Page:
• 60g wild rocket
  • 2tbsp toasted pine nuts
  • 1/4 cup chopped chives
  • Juice of 1 lemon, plus wedges to serve
  • 100ml extra virgin olive oil

Place rocket, pine nuts, chives and lemon juice in a small food processor and whiz to combine. With the motor running, add the oil in a slow, steady stream until you get a coarse pesto. Season to taste.

Aubergine and garlic dip

The finished product, ready to store
  • 1 aubergine
  • 3 cloves garlic
  • Handful of fresh flat-leaved parsley
  • 2-3 tablespoons balsamic vinegar
  • 1 tablespoon harissa paste (optional)
  • Few drops extra-virgin olive oil
  • Sea salt and freshly ground black pepper
  • Few drops lemon juice

Cut the aubergine in half and steam it in its skin until soft.

Put the cooked aubergine (with skin), the parsley, and remaining ingredients into a blender and blitz until a smooth paste. Refrigerate for a few hours before serving.

Works well with breadsticks or Parmesan cheese thins, or as a base for a pasta sauce. Adding chopped sun-dried tomatoes is a nice alternative.

Smoked feta, courgette and garlic dip

Courgette Parador
Courgette Parador

Another attempt to disguise courgettes. Please don’t eat this if you’re going out on a date.

  • 6 medium courgettes
  • 2-3oz (50-75g) smoked feta cheese (or plain)
  • Sea salt and black pepper
  • Juice half lemon (or equivalent bottled)
  • Tablespoon or two of extra-virgin olive oil
  • 1-2 cloves of garlic, depending on your taste
  • Fresh parsley to garnish

Put courgettes in a non-stick bowl and roast them in the oven on a medium heat until tender (about 40 minutes).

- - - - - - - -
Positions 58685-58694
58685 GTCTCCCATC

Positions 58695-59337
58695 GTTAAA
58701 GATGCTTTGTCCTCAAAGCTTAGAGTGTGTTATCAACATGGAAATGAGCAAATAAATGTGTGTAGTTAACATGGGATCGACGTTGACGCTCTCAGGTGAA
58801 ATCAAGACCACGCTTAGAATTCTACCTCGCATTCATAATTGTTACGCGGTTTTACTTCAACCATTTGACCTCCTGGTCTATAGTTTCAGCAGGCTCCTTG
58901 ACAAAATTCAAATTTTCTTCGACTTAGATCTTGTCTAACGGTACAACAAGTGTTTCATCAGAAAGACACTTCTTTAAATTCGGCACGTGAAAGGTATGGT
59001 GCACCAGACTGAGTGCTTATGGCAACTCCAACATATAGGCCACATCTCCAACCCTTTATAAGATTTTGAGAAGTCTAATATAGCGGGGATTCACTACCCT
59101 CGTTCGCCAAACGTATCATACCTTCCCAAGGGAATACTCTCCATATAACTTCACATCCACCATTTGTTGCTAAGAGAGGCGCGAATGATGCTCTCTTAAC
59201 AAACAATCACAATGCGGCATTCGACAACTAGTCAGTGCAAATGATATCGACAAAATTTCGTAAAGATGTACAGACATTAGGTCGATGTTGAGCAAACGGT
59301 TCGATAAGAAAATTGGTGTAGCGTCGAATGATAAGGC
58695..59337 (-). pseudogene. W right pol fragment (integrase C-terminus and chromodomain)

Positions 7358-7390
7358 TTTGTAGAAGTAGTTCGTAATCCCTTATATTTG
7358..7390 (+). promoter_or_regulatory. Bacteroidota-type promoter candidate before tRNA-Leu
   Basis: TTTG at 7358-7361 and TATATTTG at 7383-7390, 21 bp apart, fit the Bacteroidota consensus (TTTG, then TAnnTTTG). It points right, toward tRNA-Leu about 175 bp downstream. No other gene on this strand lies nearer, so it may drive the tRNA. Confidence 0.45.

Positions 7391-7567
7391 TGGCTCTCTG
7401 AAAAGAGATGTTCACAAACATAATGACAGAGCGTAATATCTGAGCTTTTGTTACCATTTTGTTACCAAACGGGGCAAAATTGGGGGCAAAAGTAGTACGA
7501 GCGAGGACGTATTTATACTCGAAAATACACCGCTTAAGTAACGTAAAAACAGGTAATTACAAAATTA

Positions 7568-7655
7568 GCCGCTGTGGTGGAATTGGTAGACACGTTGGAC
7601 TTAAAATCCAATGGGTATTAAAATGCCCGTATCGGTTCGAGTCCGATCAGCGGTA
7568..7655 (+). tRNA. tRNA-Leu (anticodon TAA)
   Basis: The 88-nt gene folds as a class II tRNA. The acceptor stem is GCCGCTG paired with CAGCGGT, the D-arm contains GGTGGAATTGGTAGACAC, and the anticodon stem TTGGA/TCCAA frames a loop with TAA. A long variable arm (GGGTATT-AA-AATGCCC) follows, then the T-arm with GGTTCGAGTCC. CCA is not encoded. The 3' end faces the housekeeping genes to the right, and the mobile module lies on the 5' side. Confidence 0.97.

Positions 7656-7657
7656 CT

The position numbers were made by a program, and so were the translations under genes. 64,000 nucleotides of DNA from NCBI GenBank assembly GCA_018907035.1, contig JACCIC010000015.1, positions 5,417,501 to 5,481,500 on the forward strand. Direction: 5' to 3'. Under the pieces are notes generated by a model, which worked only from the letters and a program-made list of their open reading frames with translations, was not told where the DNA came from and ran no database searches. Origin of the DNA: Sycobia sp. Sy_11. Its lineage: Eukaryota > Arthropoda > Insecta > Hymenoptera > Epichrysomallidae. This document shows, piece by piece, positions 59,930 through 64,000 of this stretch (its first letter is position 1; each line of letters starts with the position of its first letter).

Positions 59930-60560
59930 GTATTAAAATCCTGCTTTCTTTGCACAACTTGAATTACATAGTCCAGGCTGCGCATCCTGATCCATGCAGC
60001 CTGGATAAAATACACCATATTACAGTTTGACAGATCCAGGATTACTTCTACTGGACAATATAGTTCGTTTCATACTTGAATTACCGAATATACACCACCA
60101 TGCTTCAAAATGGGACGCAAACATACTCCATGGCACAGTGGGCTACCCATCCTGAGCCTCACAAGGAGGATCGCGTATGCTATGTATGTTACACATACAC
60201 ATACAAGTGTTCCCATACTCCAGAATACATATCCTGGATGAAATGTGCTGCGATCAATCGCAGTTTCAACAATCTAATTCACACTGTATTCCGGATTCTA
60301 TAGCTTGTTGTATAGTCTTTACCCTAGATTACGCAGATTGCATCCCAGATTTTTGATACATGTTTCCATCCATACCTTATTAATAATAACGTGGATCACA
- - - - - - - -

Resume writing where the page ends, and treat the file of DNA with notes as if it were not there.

Let them cool overnight in the fridge, then combine with feta, lemon, seasoning, and oil in food processor.

Check seasoning and add one clove of garlic at a time (don’t overdo it. I did – it ruined a nice dip). Pour into a bowl, and garnish with fresh parsley.

Gremolata (parsley sauce)


This is the traditional accompaniment to Milanese Osso Bucco, is classically made from lemon zest, garlic, and parsley. Here are two of many regional variations:

Classic Gremolata

  • 2 tbsp minced flat-leaf parsley, chopped
  • 1 tbsp freshly grated lemon zest
  • 2 cloves garlic, crushed and minced

Mix ingredients together in a small bowl with a fork and serve.

Gremolata with anchovies

  • Large bunch flat-leaf parsley, chopped
  • 4 anchovies, crushed into a paste
  • Tablespoon lemon juice
  • Olive oil, to bind together
  • 2 oz (or more if you like) Parmesan or other Italian hard cheese, grated

Combine all the prepared ingredients and chill until needed.

Simple chive butter

Chives in full flower – they are edible too

Chives are often used in butter and this one is wonderful to make garlic bread with, or used on new potatoes.

  • 8oz (200g) butter, softened
  • 2 small cloves garlic, minced, or more to taste
  • 3 tbsp chopped chives

Cream ingredients together in a bowl, cover and store in the refrigerator for three hours before use. Will keep in the fridge for several days. It freezes too but split it up into manageable portions first.

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Mandy Watson is a freelance journalist and an incurable plantaholic. MandyCanUDigIt grew from the tiny seed of a Twitter account into the rainforest of information you see before you. Gardening columnist for the Sunderland Echo, Shields Gazette and Hartlepool Mail and editor of the Teesdale Mercury Magazine. Attracted by anything rebellious, exotic and nerdy, even after all these years. Passionate about northern England and gardens everywhere. Falls over a lot.